BRUSSELS (Reuters) - The European Commission has told customers and competitors of the world’s biggest mobile phone maker, Nokia NOK1V.HE, and map maker Navteq (NVT.N) that their deal resembles one it cleared on Wednesday.
Investors have been wondering whether the European Union competition regulator’s decision to clear without conditions the purchase of map maker Tele Atlas TA.AS by TomTom (TOM2.AS) sets a precedent for the Nokia decision.
Confidential Commission questionnaires obtained by Reuters show regulators are bound to make an independent investigation of Nokia, even though Brussels acknowledges the deals are similar.
Nokia has offered $8.1 billion for Navteq, which, like Tele Atlas, is used in car navigation devices, telephone handsets and Web maps for Yahoo YHOO.O and Google (GOOG.O). TomTom makes automobile navigation devices.
“Although the two transactions involve largely the same markets .... the merger regulation obliges the Commission to investigate separately the Nokia/Navteq merger,” the EU executive said in a questionnaire dated from February.
“If you responded to the market investigation in the Tom Tom/Tele Atlas case, you can provide the same answers by ‘copying and pasting’ the submission you made on that occasion,” it advised.
But some questions were unique to the Nokia case.
The Finnish mobile phone maker is many times the size of TomTom, with deeper pockets and 40 percent of the handset market, making it a more dominant player in its own sector.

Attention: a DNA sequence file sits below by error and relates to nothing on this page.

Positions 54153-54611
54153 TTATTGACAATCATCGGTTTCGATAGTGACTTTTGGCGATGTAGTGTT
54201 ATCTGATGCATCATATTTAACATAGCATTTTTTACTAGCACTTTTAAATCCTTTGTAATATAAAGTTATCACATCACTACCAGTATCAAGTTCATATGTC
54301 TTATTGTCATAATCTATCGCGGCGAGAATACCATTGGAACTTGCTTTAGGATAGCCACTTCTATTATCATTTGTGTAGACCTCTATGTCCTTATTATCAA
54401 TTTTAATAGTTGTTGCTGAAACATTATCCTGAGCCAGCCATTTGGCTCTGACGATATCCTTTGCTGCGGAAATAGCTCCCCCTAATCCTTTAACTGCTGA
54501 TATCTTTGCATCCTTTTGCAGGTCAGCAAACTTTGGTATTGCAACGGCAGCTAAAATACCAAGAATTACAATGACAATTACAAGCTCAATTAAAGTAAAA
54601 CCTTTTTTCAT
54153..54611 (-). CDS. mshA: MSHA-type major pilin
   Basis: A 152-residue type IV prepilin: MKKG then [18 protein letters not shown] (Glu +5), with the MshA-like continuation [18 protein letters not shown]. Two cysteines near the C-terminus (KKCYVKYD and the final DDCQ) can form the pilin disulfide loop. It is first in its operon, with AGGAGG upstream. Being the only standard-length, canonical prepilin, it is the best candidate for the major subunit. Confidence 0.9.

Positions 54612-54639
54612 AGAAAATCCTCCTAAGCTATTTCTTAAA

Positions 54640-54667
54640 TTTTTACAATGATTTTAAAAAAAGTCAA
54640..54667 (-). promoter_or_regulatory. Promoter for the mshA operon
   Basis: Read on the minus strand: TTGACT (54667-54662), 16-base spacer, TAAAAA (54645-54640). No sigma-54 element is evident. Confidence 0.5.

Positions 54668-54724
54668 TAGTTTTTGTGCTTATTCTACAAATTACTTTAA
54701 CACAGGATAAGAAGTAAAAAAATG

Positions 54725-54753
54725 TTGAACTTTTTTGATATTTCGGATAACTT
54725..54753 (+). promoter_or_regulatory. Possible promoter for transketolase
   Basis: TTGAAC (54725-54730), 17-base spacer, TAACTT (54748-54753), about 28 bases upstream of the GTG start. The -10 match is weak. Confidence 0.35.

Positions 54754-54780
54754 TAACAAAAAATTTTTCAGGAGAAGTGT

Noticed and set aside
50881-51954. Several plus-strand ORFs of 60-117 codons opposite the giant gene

The Commission asked rivals whether there was “conflict ... with regard to the inclusion of a specific service that your company would have wanted to embed into its handset”.
Conflicts have arisen where mobile phone operators and makers wanted to provide the same service, each seeking a bigger share of profits.
“Operators are starting to lose control of some of the value chain. That fear of loss of control is pretty much for all operators, but less so in Japan and the United States because they have a tight grip on retail distribution,” said Neil Mawston, an analyst with Strategy Analytics Ltd in London.
The loss of control can be partially offset by new revenue.
“It’s quite a fine balancing act. Operators don’t want to give up control of the network,” he said.
Early this month Nokia signed a deal with Germany’s T-Mobile TMOG.UL to provide Internet services for European customers, on top of earlier deals signed with Spain’s Telefonica (TEF.MC), France Telecom’s FTE.PA mobile arm Orange, Telecom Italia (TLIT.MI) and Vodafone (VOD.L).
T-Mobile had earlier voiced misgivings about signing with Nokia.
Nokia has also signed deals with record labels Vivendi’s (VIV.PA) Universal and Sony BMG to distribute their music. Users may download unlimited content for 12 months.
The questionnaires avoided questions about such broader issues and focused only on maps.
They asked phone makers how they see the differences between Navteq and Tele Atlas products, where they buy maps and at what price, and whether they could make their own maps.
The Commission also wanted to know how fees for maps are passed on to consumers.
Reporting by David Lawsky, editing by Paul Taylor and Andrew Callus